the Lothamer Parish Center prior to the bus leaving at 10 a.m. Cost is $35 and includes roundtrip bus transportation; $20 in free slot play; and $5 toward dining, slot play or gift shop. Returning guests who bring their Red-Hot Rewards Club card will get credits/ points added to their existing card. For reservations to participate or information, call the parish office at 517.223.8684. June 24-28, 9 a.m.-noon, St. Agnes, Fowlerville will have Vacation Bible School and welcomes children from age 4 through grade 5. ROAR with us as we discover that Life is Wild and God is Good. To register, stop by the parish or email msheridandre@gmail.com. June 29, 4 p.m. Holy Spirit Parish, Brighton will celebrate Mass to mark 40 years with previous Holy Spirit pastors, followed by a potluck picnic and fireworks. For information, contact the parish office at 810.231.9199, ext. 200 or parishoffice@holyspiritrcs.org. June 29, 10 a.m.-10 p.m. and June 30, 10 a.m.-8 p.m., Our Lady of Guadalupe, 2316 W. Coldwater Rd., Flint, will host its Fiesta Mexicana with authentic Mexican food, raffle, Mexican bingo, vendors and great entertainment. As time nears, visit ologflint.org for information or call the parish office at 810.787.5701. July 12-14, Ann Arbor Rachel’s Vineyard Retreat: The pain of abortion runs deep and long, but the unconditional love, mercy, grace, forgiveness and healing of our Lord is available to all who seek him. Anyone who has been impacted by abortion is invited to attend the weekend retreat. For information or to register, contact Beth at 734.879.0427 or toheal4give@outlook.com. July 20, 9 a.m.-3 p.m., St. John the Baptist, Howell’s annual Car Show at the parish grounds and in Thompson Hall: silent auction, 50/50 raffle, food, family fun, awards and car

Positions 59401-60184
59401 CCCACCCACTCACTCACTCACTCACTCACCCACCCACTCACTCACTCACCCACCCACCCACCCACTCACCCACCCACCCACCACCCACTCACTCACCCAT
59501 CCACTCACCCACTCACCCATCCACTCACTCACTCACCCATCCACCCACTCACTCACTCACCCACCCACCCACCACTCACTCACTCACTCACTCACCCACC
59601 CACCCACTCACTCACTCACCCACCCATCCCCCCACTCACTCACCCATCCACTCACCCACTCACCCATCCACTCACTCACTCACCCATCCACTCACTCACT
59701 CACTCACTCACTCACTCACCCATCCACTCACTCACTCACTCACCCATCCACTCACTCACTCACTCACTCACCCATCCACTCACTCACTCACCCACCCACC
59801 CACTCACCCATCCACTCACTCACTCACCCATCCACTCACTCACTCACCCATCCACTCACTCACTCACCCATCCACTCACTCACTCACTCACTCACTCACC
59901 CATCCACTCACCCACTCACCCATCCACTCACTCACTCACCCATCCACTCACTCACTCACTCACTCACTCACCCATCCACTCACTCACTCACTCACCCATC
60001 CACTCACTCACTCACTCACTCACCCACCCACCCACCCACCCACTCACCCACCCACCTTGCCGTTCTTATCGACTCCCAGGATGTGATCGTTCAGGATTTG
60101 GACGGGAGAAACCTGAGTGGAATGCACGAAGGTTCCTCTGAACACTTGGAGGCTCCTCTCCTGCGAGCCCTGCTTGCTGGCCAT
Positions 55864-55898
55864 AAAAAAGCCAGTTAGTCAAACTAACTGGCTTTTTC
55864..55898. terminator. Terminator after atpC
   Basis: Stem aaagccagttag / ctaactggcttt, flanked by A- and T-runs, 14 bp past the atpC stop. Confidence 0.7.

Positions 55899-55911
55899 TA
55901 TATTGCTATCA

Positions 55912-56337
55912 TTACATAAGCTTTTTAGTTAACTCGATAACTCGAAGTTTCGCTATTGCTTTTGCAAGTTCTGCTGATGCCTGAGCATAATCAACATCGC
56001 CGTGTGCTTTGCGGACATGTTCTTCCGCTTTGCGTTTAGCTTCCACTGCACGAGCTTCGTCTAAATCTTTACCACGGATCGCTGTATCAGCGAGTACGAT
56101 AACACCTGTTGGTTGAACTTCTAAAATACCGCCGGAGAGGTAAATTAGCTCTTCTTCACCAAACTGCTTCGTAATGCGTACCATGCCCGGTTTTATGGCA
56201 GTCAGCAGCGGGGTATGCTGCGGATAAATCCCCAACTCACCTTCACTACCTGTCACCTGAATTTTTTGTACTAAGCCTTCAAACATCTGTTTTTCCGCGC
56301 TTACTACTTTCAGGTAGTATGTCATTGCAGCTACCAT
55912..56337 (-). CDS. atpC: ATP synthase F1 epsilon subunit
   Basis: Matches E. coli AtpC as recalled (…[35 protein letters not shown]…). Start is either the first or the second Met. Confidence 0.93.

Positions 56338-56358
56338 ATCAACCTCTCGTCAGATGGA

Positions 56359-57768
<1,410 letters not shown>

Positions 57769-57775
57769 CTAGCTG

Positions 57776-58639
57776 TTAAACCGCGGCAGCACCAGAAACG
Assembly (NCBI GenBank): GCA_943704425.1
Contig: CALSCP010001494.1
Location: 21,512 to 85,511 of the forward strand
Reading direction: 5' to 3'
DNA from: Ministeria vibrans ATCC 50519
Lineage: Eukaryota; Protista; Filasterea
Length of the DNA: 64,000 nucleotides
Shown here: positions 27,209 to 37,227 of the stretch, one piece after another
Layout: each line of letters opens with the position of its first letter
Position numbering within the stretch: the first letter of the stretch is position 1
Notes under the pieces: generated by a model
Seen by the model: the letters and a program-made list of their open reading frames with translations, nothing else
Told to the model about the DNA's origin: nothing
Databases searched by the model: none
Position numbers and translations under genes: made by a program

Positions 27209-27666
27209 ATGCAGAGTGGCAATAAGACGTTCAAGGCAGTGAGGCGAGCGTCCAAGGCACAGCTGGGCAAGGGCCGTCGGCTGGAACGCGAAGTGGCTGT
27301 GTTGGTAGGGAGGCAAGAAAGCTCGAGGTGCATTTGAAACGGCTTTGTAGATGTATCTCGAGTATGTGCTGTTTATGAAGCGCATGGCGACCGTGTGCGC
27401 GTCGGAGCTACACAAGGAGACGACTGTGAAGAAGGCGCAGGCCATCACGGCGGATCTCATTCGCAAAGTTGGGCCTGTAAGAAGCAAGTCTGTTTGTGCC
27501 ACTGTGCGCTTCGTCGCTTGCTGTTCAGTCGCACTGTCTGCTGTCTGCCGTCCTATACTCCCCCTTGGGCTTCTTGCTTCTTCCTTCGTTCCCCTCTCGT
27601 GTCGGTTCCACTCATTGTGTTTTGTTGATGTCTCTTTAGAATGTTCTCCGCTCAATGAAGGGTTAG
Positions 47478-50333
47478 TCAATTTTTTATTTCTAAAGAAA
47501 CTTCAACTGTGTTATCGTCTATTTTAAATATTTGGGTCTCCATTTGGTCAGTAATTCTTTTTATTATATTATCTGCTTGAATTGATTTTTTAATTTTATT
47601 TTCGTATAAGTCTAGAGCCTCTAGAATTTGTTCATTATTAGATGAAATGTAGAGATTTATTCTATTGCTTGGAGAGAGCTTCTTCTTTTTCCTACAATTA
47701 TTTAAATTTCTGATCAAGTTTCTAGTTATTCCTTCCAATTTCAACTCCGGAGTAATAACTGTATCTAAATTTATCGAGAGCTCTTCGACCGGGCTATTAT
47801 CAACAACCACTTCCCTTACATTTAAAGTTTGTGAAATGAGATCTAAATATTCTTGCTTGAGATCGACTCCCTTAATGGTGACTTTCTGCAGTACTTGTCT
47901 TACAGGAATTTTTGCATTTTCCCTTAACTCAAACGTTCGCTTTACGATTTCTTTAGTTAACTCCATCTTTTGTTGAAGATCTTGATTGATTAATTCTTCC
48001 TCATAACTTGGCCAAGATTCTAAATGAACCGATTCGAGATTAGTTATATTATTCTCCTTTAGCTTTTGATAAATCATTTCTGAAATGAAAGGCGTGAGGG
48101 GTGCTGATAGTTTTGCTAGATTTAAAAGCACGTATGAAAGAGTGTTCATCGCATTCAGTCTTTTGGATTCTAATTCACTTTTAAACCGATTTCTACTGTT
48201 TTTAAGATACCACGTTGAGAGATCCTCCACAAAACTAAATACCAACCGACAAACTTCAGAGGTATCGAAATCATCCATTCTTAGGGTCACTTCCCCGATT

entrant raffle. Car entry fee is $20 and general admission per car $5. Everyone is welcome. For information, call the parish office at 517.546.7200. July 26-28, the National Conference of Democrats for Life will be at the Kellogg Center in East Lansing. There will be speakers and panels addressing issues such as human life and dignity after birth; the plight of refugees; poverty; and end-of-life care. Bishop Boyea will celebrate Mass at 7:30 a.m. on July 28. To learn more, view the conference agenda and register to attend, visit iwantmypartyback. democratsforlife.org. Aug. 2-4, St. Casimir, Lansing’s annual Corn Roast Festival has everything: its famous corn on the cob, beer tent, raffle and more. Friday, great food and DJ, 5-9 p.m. and adult night with live band and dancing 9 p.m. to midnight. Saturday, children’s game area 4-9 p.m. and live music and dancing from 9 p.m. to midnight; and Sunday, 12:30-3 p.m. For information, please call 517.482.1346. Aug. 23-24, St. Michael, Grand Ledge will host its annual Funfest with live entertainment,